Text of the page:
According to the most recent research, house prices will fall by 5% between November 2022 and 2023. A drop of this magnitude would reverse one-fifth of the rise in house prices since the pandemic began. Analysts also predict that 2024 may see house prices fall by 12%.

Lenders will be concerned about how far property prices could drop in the near future, and as such some lenders are already reducing their maximum loan-to-value (LTV) to avoid borrowers over-leveraging their properties.

For example:

A £150k loan on a property worth £200k would mean there is a 75% LTV.

If the property drops by 5% or £10k, the property value is now £190k, but the loan would still be £150k, so the LTV has increased to 78.9%. 

If that LTV is beyond the risk appetite of the current lender, then the borrower will need to seek alternative finance. If no other lender is willing to take on the loan then the borrower may have no other choice than to sell the property to repay the loan or risk default.

So increases in LTV ratios may make repossessions more likely to occur, meaning that 2023-2024 could see many more property owners potentially losing their properties. The potential ramifications for the market from an influx of below-market value repossessed properties could, in theory, create a rapid change in the current status quo of demand outstripping supply. With distressed sellers exiting the market, coupled with effectively a fire sale of repossessed property, we might well experience a severe downturn in property prices. Whether that downturn escalates into a full-blown crisis is what many investors are wondering.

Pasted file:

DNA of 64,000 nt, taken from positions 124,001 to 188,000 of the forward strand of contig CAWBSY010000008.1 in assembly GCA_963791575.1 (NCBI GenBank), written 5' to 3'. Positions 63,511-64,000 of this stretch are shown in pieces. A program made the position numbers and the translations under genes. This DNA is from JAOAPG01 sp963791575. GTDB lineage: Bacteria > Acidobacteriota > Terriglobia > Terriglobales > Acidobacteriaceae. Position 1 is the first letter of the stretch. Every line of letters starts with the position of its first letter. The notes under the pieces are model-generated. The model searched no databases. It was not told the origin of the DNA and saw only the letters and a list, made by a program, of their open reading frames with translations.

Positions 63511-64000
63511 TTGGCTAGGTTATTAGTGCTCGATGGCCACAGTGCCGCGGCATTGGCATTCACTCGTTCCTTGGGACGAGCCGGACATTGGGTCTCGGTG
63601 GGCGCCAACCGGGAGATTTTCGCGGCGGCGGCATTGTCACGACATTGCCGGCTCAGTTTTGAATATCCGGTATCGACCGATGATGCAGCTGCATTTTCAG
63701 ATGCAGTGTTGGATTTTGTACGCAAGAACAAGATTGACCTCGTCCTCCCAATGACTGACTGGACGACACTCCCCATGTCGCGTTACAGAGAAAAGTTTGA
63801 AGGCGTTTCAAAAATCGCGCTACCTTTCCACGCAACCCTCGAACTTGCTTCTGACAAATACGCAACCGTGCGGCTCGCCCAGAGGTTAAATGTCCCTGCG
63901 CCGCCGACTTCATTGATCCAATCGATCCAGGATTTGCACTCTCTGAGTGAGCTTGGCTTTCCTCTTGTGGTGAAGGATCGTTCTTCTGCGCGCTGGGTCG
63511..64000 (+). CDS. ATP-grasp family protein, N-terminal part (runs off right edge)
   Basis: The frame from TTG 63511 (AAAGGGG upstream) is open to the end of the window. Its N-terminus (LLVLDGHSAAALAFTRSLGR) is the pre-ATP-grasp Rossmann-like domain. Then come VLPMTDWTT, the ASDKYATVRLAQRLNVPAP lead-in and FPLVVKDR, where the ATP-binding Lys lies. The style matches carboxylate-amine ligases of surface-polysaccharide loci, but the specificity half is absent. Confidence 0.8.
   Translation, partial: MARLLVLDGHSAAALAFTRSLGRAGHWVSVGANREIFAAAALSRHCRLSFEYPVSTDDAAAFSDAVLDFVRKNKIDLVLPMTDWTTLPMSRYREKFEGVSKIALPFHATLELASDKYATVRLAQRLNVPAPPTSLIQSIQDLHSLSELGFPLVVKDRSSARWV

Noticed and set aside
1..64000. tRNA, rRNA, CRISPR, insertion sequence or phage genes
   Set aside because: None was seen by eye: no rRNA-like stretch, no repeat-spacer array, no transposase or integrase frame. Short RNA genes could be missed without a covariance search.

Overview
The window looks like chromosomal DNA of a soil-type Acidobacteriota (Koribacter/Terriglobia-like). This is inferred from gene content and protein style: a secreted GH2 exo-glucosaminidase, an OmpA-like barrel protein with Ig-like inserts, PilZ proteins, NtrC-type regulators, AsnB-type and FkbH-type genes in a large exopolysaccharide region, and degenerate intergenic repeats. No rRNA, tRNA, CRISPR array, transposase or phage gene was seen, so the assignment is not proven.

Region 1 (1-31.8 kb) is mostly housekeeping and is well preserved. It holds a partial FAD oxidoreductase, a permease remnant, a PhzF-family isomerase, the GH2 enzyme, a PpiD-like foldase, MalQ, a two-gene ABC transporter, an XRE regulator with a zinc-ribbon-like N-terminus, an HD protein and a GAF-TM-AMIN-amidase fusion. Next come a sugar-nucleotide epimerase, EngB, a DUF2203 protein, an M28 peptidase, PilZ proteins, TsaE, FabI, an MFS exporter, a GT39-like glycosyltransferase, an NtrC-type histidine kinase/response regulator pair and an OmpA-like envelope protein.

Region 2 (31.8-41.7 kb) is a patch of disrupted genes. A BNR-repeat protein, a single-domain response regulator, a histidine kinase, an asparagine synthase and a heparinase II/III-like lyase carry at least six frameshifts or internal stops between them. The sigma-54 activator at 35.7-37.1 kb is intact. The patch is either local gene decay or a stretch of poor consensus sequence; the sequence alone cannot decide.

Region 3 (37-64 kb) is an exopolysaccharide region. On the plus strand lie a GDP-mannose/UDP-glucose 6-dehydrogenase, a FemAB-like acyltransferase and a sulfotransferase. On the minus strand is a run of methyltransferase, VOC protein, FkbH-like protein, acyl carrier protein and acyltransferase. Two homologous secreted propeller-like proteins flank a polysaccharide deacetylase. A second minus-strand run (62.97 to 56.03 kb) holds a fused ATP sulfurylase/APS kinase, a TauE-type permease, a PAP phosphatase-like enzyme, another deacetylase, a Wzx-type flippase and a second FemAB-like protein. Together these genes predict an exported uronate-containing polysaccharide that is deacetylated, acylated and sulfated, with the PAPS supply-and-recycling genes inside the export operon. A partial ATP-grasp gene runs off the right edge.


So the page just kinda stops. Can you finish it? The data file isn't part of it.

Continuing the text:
Will the government step in if repossession orders become too high?

During the pandemic, the government imposed a lender ban which restricted the ability of the banks to undertake repossessions. With the pandemic still negatively ripping through the UK's economic landscape, it poses the question of whether their powers may place the same or similar interventions if repossessions become a rising problem. 

While lenders are now allowed to undertake repossession as they were pre-pandemic, reforms to the former Housing Possession Court Duty Scheme means that anyone facing repossession will now receive free early legal advice on housing before appearing in court, as well as continue to get advice and representation on the day of their hearing.

How will a repossession affect my credit score, and how could this affect my ability to invest in the future?

A repossession will significantly impact your credit score and could lead to many people struggling to borrow in the future.